Browse Exhibits (5 total)

Chin-Deep in Debris: A Katrina Retrospect One Decade Later

Scheduled to coincide with the tenth anniversary of Hurricane Katrina, Chin-Deep in Debris: A Katrina Retrospect One Decade Later is a multi-media exhibit highlighting Loyola University’s resilient response to the Category 3 storm and the destruction left in its wake.

Featured within the exhibit are photographs by Harold Baquet and select publications of The Maroon and The Wolf

In addition, a number of interviews of the Hurricane Katrina Oral Histories Collection have been made accessible (available only in the Booth-Bricker Special Collections & Archives Reading Room).

Janet Mary Riley: A Voice for Social Justice in Louisiana


Janet Mary Riley, Loyola alum and first female law professor in New Orleans, remained dedicated throughout her career to protecting the rights of the disenfranchised in Louisiana. Our newest exhibit highlighting Riley’s papers will guide you through the life and career of this pioneering woman of civil and women’s rights. Letters, publications, awards, and legal achievements are brought to life through Ms. Riley’s own words. We are honored to host this exhibit in association with the NOLA4Women series, “Women of New Orleans: Builders and Rebuilders” through the Spring of 2018. For more information, visit and

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Media Traditions: Scrapbooking, Memory Archives, and Self-Presentation

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Why do we wish to be remembered, even when none remain who looked upon our face? Surely, though it must retain an element of self-consideration, it is a last acknowledgment that we need to be loved; and having gone from all touch, we trust that memory may, as it were, keep unseen presence within the borders of day.

--William Soutar

Diaries of a Dying Man, August 13, 1943


When one decides to create a memory book, going about the effort to bring together a scrapbook’s assemblage, a journal’s record, a commonplace book’s chosen information, a photo album’s visual documentation, or a diary’s narrative, one is constructing and presenting identity to some imagined current or future audience.

The social network sites of today offer much the same outlet that memory archiving and scrapbooking once did.  Users create personal media assemblages sharing information, photographs, experiences, artworks, quotes, and beliefs presenting their identity to an audience online.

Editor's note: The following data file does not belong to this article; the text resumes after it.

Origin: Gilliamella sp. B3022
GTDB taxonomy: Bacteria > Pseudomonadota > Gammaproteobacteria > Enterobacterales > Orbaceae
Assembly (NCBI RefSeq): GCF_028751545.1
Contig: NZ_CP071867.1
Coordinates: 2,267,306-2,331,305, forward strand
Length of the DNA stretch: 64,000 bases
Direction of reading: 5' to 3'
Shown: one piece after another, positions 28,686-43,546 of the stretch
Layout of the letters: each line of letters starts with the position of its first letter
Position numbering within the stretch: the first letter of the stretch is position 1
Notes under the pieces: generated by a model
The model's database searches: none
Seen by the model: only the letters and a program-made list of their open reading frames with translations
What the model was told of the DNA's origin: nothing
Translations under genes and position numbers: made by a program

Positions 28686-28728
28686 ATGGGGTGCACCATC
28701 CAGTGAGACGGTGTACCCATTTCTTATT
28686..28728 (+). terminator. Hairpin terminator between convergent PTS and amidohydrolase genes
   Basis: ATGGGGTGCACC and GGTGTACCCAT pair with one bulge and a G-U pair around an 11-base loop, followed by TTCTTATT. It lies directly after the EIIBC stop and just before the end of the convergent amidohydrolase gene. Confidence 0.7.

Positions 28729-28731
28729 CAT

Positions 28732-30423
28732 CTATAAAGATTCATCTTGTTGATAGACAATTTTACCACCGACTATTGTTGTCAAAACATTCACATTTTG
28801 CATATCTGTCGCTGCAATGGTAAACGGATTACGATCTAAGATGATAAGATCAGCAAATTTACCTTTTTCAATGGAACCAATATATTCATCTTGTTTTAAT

As you view this exhibit, we ask you to contemplate the connections between the memory archives of the past and the contemporary modes of self-presentation we use today.  Drawing correlations between picture-heavy travel abroad scrapbook from 1963 and a present-day Instagram account, or between a collection of friends’ autographs from 1879 and a string of birthday wishes on a Facebook wall.  In this mode, the viewer can explore both how and why we collectively “wish to be remembered” through our ever-evolving media traditions.

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New Orleans Review


New Orleans Review entered its 50th year of publication in 2018. Today, the magazine publishes online, and continues to include both established and emerging writers. Student interns remain at the forefront of the magazine, learning the ins-and-outs of literary editing by doing it firsthand--reading and commenting on submissions, publicizing the magazine at book fairs and online, conducting literary interviews, and writing book reviews.

In celebration of its golden anniversary, New Orleans Review published its first book, Interviews from the Edge: 50 Years of Conversations about Writing and Resistance (Bloomsbury, 2019). Edited and introduced by former editors Mark Yakich and John Biguenet, Interviews from the Edge presents a selection of interviews drawn from the magazine's archive that dive head-first into the most enduring aesthetic and social concerns of the last half century.

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Spotlight on Social Justice

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The Spotlight on Social Justice exhibit highlights a selection of materials held within the Special Collections & Archives at Loyola University dedicated to social justice activism in action.

The items presented here illustrate protest, advocacy, and grassroots activism exemplifying our commitment to preserving collections that document the history of social justice and supporting Loyola’s mission to "work for a more just world."

Collections utilized in this exhibit:

The Rosemary Drown Archdiocese of New Orleans and School Integration Collection details the New Orleans Archdiocese's intent to end segregation in parochial schools, and the fierce response from local opposition groups.

Louis J. Twomey, S.J. Papers documents the post-World War II social reform work of the founding director of Loyola's Institute of Human Relations, Louis J. Twomey, through correspondence, administrative files, photographic materials and audio recordings.

The New Orleans Social Justice and Activism collection consist of materials related to social justice issues in and around New Orleans and Latin America from the mid-1980s to early 1991. 

The K Brad Ott Papers consists of materials chronicling the production and distribution of Ott’s self-published social justice and activism publications. The bulk of the collection’s materials chronicle Ott’s publishing history. The remaining contents of the collection consist of other publications, ephemera, and correspondence congregated by Ott during his publishing years.

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